For art lovers everywhere, the pleasure of visiting a gallery space has become a more complicated business. Nora McElhone spoke to three gallery owners about connecting with customers in new ways.
For Roderick Louise Fraser of St Andrews based Fraser Gallery, the challenge right from the beginning of lockdown was how to stay in touch with clients.
“Lockdown was entirely unexpected and unprecedented so required quick thinking in terms of how we might keep in touch with our clients and how we would continue to best represent our artists,” she explains.
“With the gallery doors physically closed, we communicated with our clients directly via email and social media. Thankfully, our artworks are very photogenic and brought people, who were generally isolated from such things, a bit of colour and interest.
“That being said, we are firm believers in art evoking an emotional response, which is best experienced ‘in the flesh’, so it was a challenge to bring them alive virtually.
In a first for Fraser Gallery, Roderick and Louise worked with well-known artist Francis Boag to produce their first fully-online exhibition in May. “The show was a great success,” says Louise, “and we plan to hold another online exhibition in the next few months (although, they will also be available to view in the gallery) with new works from Robert MacMillan.”
Since the rules were relaxed during the summer, the gallery has gone about welcoming people back inside in a safe environment, “Thankfully, our gallery is large and is made up of a series of rooms which allowed us to request a maximum number in each room and we were able to offer an alternative exit.
“We also show a number of paintings in our garden, which works incredibly well as most of these paintings have been painted ‘en plein air’ so you are able to see them as the artist intended them.”
Some gallery time has also now been allocated to private appointments, which offer clients the opportunity to visit with family members. During these visits, they have: “the freedom to move around and view our exhibition at their leisure. As many of our clients live a distance away, it allows them the make a bit of an event of visiting the gallery and so far we have had a number who have very much enjoyed this new experience.”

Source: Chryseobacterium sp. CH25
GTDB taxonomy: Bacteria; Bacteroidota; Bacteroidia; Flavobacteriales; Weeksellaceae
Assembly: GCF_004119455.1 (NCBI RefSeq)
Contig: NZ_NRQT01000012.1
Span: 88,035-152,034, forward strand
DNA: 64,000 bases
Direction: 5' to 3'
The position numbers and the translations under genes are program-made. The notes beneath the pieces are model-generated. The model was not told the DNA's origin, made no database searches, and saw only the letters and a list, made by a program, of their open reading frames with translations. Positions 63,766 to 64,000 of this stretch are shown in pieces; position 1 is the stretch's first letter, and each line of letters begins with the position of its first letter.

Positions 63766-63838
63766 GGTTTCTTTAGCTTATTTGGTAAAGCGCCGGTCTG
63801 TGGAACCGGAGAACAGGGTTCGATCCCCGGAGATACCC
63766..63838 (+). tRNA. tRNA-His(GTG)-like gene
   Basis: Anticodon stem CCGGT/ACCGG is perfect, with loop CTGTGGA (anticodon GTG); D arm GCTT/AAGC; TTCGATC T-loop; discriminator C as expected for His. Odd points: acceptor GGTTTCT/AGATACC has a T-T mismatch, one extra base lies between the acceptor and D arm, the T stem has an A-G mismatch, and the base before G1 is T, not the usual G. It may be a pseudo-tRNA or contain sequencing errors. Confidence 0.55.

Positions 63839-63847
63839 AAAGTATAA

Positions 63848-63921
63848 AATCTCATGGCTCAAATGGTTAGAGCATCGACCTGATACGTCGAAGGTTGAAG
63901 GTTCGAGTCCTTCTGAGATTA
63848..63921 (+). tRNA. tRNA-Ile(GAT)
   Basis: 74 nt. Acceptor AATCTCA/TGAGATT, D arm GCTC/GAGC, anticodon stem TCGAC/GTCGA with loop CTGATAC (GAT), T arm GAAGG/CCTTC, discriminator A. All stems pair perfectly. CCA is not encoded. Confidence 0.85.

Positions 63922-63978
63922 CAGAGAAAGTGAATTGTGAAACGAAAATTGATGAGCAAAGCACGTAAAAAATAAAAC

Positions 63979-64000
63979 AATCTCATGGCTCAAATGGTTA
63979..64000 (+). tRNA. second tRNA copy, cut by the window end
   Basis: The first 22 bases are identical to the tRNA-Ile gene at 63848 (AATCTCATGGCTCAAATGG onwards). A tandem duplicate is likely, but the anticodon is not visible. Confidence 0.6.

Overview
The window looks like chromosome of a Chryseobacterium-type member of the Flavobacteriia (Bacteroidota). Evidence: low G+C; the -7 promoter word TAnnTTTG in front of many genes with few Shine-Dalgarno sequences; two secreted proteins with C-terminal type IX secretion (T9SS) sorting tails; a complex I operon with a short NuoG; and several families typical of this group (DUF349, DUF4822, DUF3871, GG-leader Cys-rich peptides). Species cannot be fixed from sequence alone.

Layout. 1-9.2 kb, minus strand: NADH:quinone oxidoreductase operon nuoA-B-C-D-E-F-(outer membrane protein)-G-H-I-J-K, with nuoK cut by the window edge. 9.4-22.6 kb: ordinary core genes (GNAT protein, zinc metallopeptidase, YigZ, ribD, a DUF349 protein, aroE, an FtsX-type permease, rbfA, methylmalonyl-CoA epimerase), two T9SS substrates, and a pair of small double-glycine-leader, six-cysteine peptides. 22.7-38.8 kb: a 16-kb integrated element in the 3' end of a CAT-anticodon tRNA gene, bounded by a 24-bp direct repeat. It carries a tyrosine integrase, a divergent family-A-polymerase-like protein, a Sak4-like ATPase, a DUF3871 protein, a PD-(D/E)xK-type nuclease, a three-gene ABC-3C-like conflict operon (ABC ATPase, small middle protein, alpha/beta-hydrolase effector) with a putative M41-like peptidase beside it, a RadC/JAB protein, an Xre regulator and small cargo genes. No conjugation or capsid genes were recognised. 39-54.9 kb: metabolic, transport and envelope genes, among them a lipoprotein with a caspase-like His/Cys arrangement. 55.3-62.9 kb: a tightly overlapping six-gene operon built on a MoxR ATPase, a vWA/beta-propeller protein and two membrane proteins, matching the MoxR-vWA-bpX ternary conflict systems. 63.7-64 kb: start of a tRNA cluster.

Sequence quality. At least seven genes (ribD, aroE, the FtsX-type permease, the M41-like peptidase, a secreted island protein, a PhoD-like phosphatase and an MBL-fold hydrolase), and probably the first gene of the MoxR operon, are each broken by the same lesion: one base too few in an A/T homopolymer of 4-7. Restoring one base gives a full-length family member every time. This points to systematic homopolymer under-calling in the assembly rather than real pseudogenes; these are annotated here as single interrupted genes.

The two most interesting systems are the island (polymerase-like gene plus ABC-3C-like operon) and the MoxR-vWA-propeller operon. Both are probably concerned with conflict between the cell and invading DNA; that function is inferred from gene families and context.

Louise feels that, although this has been an extremely challenging time for local businesses, she has been hearted by the way in which her St Andrews neighbours have come together, “with many more people buying local, businesses were actively supporting each other both directly and indirectly.
Social media played a massive part in this. A number of COVID related community groups also sprung up on Facebook, etc and they were great at promoting businesses who were offering deliveries, ‘click and collect’ and so on.
“We are also active members of BID St Andrews (BID – Business Improvement District – I am actually Chair!) and through initiatives such as Scotland Loves Local, etc buying and shopping local has been regenerated. That being said, many of our clients live elsewhere in the UK and overseas, so whilst such initiatives don’t affect us directly, they do create positivity amongst the business community and the wider community also, which is great for St Andrews.
“We also have more time to visit artists in their studios and work more closely with them – which can only be for the better – in terms of selecting work for both for our mixed show as well as our solo exhibitions. We are planning ahead for future solo exhibitions which will work both virtually as well as in the gallery.”
Meanwhile, in Highland Perthshire, another independent gallery found itself completely closed back in March. “We were unable to trade at all and the whole building was closed for three months with staff furloughed,” explains Diane Schneider, of the Watermill Gallery in Aberfeldy. “The gallery was finally able to open at the end of July, though the bookshop and cafe opened earlier. Fortunately last year we built a new website so all of our stock is available online, although getting work delivered or picked up by customers was not possible until the end of July – which was frustrating for everyone!”
Now physical exhibitions are back up and running, Diane says that there are still a large number of customers choosing to view work online. “Either by sending detailed photographs or arranging for a video call so that there can be a virtual walk around the exhibition and discussion with the gallery.”
For the staff at the Watermill, lockdown was also a chance to get involved in the local support network that grew out of the restrictions. “Aberfeldy businesses and community were absolute stars during the pandemic working together to run FeldyRoo (like Deliveroo ‘Feldy style!) which supplied thousands of meals to vulnerable residents everyday during lockdown. Watermill staff alone supplied over 10,000 lunches to vulnerable people.”